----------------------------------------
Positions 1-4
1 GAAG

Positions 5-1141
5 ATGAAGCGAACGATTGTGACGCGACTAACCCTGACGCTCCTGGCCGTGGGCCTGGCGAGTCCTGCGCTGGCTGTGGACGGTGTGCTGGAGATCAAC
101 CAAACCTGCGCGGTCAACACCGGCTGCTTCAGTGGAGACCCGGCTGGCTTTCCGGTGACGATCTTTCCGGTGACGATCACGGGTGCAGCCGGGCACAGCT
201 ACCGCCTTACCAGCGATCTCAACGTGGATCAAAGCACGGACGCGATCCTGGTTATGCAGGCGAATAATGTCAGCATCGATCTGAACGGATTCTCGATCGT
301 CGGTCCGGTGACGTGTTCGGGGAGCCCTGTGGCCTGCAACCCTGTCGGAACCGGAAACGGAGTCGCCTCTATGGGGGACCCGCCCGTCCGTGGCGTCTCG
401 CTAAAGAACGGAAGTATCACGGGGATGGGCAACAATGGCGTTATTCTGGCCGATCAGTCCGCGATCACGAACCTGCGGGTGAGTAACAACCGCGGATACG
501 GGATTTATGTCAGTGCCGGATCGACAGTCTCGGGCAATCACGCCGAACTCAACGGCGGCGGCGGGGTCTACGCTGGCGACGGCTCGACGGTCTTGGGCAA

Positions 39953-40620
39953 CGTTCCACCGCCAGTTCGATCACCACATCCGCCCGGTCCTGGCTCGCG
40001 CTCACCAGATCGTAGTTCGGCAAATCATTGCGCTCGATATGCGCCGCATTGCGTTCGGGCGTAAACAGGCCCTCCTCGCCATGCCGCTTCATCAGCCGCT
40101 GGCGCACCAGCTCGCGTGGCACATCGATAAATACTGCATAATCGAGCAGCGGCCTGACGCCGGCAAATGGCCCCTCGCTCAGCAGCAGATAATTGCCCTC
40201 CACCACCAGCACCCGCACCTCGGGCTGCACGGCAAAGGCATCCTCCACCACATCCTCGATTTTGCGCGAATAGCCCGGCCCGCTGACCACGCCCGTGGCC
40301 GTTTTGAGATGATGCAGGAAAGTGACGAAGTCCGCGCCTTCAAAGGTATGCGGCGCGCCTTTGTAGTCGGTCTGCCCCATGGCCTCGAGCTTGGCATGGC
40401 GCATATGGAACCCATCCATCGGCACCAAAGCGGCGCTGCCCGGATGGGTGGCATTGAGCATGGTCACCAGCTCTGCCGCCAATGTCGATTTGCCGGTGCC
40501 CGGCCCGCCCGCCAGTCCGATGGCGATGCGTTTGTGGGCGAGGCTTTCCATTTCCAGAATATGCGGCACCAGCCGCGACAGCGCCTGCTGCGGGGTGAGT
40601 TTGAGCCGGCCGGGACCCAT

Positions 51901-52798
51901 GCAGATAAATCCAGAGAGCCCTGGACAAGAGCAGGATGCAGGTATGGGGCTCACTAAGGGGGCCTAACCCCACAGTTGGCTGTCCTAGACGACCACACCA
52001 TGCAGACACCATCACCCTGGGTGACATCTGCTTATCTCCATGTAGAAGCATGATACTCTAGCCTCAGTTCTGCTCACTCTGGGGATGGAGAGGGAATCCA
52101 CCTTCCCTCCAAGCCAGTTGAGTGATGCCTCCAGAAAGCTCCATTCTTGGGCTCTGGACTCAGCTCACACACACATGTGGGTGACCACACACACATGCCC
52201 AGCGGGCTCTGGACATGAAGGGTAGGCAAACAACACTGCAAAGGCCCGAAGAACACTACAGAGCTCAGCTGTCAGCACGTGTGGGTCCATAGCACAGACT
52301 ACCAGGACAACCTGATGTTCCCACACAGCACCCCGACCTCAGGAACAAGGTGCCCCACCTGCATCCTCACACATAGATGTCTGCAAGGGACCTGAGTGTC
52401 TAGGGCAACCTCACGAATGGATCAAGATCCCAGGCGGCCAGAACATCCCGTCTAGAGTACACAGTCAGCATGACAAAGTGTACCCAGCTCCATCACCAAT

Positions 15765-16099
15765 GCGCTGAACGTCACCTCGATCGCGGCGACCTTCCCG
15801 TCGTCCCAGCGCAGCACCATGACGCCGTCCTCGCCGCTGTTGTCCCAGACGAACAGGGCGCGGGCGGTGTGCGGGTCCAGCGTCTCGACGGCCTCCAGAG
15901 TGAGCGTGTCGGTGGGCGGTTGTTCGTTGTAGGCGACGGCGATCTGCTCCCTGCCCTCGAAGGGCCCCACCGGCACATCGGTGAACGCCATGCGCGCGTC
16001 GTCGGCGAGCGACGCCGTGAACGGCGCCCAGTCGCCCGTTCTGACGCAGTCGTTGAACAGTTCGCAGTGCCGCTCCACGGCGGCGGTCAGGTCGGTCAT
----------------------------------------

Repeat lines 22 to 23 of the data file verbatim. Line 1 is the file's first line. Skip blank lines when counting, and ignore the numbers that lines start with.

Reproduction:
52101 CCTTCCCTCCAAGCCAGTTGAGTGATGCCTCCAGAAAGCTCCATTCTTGGGCTCTGGACTCAGCTCACACACACATGTGGGTGACCACACACACATGCCC
52201 AGCGGGCTCTGGACATGAAGGGTAGGCAAACAACACTGCAAAGGCCCGAAGAACACTACAGAGCTCAGCTGTCAGCACGTGTGGGTCCATAGCACAGACT